The modern Paladin line of armored infantry was originally introduced in the 1960’s, and has served as a pivotal part of the United States Armed Forces ever since. Weighing it at around 29 tons, this behemoth can cruise even the most rugged terrain at a frightening 25-30MPH, pushed along by 600HP diesel engine.
The latest evolution of self-propelled howitzers, the M109A7 Paladin, sports a 155mm main cannon capable of firing 4 rounds per minute at distances in excess of 20km!
Soldiers have reported, on several occasions, being able to hit targets that couldn’t be seen with the naked eye. This is due at least in part to the rounds themselves, which are often more than simple bullets. Many of the armaments used have self-contained stabilization and guidance systems to help keep them on track, but this level of accuracy requires more than fancy bullets.
The turret movements have a surprisingly large impact on the trajectory of the cannon’s rounds, and the Paladin uses this to its advantage. A sophisticated network of sensors and computers monitor the position of the tank and turret in relation to the target, and adjust the movements for optimum placement around 30 times per second! Information from the sensors is used to calculate appropriate counter movements, which need to be made quickly and accurately.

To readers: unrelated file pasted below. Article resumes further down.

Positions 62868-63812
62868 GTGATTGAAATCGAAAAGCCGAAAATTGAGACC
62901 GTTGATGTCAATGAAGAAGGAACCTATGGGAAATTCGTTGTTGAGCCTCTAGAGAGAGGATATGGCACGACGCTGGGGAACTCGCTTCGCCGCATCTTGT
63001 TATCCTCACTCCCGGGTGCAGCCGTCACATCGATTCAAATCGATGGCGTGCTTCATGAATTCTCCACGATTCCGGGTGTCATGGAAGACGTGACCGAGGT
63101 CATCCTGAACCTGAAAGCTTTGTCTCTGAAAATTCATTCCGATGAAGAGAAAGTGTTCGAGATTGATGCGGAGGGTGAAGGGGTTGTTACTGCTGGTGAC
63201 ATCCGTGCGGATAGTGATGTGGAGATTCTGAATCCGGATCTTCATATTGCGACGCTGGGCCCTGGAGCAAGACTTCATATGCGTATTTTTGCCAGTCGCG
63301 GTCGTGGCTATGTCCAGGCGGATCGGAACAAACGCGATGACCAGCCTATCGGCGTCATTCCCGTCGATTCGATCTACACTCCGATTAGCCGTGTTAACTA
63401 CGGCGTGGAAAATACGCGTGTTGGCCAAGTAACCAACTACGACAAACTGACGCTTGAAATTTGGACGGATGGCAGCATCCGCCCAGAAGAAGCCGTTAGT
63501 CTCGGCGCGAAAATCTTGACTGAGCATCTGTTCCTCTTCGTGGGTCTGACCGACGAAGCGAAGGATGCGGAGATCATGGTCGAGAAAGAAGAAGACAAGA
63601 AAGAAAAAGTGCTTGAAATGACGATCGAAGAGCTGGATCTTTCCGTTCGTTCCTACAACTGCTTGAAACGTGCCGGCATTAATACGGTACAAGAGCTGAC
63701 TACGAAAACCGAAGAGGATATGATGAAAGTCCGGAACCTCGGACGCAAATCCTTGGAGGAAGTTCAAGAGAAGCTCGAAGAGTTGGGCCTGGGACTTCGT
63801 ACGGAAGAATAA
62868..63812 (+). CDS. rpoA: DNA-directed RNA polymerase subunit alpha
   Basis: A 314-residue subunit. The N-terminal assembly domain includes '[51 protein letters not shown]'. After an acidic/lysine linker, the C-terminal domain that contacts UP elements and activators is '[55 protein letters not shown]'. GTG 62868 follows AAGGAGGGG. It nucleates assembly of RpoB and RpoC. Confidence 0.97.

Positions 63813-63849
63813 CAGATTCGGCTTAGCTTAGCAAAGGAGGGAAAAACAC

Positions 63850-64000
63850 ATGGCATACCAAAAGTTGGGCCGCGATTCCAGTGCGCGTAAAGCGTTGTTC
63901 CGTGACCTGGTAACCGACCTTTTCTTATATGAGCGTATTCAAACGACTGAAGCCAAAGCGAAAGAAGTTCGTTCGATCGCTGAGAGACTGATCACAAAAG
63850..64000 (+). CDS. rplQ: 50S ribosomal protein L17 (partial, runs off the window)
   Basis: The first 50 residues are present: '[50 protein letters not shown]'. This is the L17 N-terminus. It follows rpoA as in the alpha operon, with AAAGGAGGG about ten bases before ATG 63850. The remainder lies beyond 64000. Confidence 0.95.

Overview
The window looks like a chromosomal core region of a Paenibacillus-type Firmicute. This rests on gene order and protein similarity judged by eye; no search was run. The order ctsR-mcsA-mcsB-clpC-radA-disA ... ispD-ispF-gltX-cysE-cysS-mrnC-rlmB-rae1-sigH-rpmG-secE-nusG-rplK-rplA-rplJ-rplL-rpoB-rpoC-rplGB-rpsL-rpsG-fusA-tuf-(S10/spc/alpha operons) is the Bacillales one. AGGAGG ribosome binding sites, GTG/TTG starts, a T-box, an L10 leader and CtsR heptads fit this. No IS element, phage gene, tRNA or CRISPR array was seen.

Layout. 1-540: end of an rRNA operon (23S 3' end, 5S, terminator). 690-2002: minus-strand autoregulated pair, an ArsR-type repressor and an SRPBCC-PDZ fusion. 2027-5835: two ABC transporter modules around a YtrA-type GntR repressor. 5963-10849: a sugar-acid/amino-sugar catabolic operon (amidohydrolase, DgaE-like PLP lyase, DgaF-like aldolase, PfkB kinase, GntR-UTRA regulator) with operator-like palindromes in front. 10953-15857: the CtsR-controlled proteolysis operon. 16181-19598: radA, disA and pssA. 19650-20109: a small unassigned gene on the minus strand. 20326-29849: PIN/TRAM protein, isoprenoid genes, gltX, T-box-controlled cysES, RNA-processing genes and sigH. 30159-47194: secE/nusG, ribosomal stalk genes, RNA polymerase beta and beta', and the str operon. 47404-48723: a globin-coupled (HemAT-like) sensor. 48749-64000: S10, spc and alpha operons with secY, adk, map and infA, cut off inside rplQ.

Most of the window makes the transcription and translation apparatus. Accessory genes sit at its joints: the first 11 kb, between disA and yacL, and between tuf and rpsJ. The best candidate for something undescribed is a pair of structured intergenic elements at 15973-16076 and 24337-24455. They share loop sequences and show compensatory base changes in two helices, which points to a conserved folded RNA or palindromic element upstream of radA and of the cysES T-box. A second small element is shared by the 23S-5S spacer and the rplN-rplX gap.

While several servo controllers have the technical capabilities to handle the movements, few can withstand the environments inside a Paladin tank. ESI’s Dragon Line of servo controllers function at temperatures up to 100 degrees Celsius, are fully submersible, and are packed in a military grade, ruggedized housing to match the combat vehicle itself.
Giving tanks the ability to hit targets on the move is more than a convenience factor. On the battlefield, stopping and sitting still to aim can pose a major liability and put soldiers lives at risk. The combination of range and accuracy adds a level of protection and makes the Paladin a force to be reckoned with.Places like Iraq pose a number of challenges for military equipment unlike almost any other place on earth. As temperatures easily exceed 100 degrees Fahrenheit outside the tank, the turbine and mechanical portions are punished on a daily basis. The durability of every part of thePaladin is put to the test, and in this case, every part is mission critical. Failure of any system can result in deadly consequences.
Many military vehicles rely on ESI Motion’s extreme duty servo drive controllers because they have proven, time and again, their reliability under any conditions.